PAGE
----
Why Time Matters (or What is the Point of these Posts?) Part 1

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Midway through high school, quite disenchanted with life, I decided that success was not acquired through hard work, education, popularity, or even money. Success in life, no matter how you measured it, was based on the simple principle of being at the right place, at the right time, and doing whatever it was that needed to be done. It seems that while most people I have met will affirm this basic notion in one breath, they are quick to point out that this is some kind of intangible, unreachable, hopeless ideal. Yet, on the other hand, we all fill our lives with attempts to direct and redirect our futures. We call it a variety of names: luck, fate, chance, fortune, providence, God’s plan, coincidence… words that all try to mean different things, but which are really pointing in the same direction: toward an acknowledgement that we are trapped in a prison without bars, walls, doors, or floors, bouncing from one place to the next in the dark and never entirely sure what comes next.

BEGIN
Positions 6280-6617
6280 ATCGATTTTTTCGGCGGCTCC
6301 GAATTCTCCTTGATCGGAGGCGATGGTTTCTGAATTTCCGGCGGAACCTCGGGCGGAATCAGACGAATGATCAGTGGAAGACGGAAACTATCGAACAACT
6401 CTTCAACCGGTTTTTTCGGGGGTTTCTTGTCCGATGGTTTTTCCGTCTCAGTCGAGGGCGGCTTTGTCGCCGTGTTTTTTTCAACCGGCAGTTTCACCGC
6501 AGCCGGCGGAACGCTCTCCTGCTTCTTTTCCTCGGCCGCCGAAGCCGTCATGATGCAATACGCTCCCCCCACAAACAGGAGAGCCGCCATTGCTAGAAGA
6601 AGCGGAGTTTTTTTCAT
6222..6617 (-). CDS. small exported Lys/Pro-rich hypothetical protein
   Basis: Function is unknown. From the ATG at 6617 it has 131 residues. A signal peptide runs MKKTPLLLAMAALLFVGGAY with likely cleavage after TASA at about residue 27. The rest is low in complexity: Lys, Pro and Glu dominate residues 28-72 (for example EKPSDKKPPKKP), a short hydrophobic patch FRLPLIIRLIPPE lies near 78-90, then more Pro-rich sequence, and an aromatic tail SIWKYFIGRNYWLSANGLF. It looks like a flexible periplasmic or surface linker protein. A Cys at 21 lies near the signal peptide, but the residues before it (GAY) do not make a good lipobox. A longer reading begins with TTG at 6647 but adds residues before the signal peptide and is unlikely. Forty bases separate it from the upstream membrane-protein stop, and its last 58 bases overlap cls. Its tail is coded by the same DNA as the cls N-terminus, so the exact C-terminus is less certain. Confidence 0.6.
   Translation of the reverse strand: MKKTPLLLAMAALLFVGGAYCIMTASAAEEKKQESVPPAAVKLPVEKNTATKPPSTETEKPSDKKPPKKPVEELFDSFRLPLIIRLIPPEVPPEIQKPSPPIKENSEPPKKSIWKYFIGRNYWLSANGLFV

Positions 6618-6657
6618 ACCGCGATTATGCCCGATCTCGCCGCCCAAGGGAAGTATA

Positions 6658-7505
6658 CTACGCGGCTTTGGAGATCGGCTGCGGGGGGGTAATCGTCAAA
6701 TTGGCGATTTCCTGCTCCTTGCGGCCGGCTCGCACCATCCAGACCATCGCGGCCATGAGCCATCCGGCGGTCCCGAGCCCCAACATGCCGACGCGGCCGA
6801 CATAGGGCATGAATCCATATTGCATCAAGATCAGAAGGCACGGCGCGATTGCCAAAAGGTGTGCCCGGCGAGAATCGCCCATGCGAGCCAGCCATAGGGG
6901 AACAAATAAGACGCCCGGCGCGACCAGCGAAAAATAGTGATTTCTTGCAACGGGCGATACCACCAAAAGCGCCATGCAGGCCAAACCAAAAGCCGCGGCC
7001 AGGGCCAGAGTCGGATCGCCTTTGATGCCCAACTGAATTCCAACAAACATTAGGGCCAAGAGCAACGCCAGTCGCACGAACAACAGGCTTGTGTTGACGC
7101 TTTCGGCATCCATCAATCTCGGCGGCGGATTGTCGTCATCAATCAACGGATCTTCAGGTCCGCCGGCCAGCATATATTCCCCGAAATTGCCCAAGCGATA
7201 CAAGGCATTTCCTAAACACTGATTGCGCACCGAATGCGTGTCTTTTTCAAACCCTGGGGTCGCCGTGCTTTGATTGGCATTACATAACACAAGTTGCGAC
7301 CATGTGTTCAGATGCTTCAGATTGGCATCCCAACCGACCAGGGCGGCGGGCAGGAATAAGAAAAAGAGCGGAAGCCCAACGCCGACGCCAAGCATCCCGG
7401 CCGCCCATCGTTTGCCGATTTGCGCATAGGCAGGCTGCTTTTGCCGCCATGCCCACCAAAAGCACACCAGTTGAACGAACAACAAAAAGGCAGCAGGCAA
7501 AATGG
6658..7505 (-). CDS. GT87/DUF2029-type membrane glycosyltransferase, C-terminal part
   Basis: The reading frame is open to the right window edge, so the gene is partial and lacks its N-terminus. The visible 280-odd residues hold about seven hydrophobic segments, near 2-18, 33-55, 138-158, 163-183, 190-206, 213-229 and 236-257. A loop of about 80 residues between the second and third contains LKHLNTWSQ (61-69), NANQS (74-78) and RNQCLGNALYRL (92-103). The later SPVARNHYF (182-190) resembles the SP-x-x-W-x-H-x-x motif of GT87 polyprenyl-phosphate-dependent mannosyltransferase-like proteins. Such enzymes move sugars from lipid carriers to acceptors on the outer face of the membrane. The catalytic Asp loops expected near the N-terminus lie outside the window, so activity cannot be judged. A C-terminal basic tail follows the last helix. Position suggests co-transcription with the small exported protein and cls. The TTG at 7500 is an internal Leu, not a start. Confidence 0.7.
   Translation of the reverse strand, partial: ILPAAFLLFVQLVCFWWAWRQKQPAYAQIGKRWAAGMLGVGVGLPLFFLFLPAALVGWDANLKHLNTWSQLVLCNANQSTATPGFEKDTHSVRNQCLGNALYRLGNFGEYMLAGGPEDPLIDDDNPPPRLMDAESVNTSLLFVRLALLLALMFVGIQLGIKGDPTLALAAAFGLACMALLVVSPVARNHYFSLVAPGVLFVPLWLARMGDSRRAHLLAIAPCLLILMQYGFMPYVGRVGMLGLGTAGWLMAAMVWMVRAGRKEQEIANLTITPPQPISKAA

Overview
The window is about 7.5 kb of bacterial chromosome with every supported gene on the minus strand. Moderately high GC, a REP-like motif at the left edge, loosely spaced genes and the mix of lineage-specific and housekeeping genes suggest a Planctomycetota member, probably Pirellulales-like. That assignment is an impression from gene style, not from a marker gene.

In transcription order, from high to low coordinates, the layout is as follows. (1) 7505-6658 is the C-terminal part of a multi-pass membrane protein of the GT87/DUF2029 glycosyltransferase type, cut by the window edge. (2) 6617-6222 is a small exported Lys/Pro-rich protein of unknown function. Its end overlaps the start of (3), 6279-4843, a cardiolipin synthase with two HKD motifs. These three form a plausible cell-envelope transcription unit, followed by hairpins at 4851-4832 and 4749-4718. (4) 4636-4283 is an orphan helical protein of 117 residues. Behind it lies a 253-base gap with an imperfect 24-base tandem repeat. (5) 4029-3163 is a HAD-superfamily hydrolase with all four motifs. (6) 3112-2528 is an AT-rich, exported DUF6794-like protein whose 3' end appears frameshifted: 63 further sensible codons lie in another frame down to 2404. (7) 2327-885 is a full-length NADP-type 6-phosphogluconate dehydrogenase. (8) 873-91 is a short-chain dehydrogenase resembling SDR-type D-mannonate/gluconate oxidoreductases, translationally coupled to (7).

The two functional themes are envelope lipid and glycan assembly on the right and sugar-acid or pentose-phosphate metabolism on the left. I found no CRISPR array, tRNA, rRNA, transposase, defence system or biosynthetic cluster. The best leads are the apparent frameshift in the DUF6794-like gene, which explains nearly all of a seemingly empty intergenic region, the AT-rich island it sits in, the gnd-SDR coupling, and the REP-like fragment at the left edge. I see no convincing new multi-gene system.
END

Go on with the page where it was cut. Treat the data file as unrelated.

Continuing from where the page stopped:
That might explain some of our fascination with statistics. In a world that is still hesitating on how much authority we want to ascribe to an external source (because it is offensive to our individualistic sensitivities) we usually compromise for a concept that provides some general laws by which the world turns, but allows for some flexibility – hence the somewhat facetious nature of statistics. They subtly promise more than they can deliver, and the higher the rate, the greater the tease. Yet it works, because something in us really wants to know, wants to prepare, wants a little light on tomorrow. We shell out money to whoever can give us the best sounding answers, to whoever gives us hope that this Limbo-like existence is flying and not falling regardless of what we feel. We live on this hope. This counsel, whether it be on stock market investments, romantic relationships, career choices, or what kind of cereal to buy, is ultimately a gamble because one of those boxes in front of us may very likely have a very unfortunate surprise, and there is really no way of knowing until we buy it, take it home, and begin to sift through it… until it’s too late to change our minds.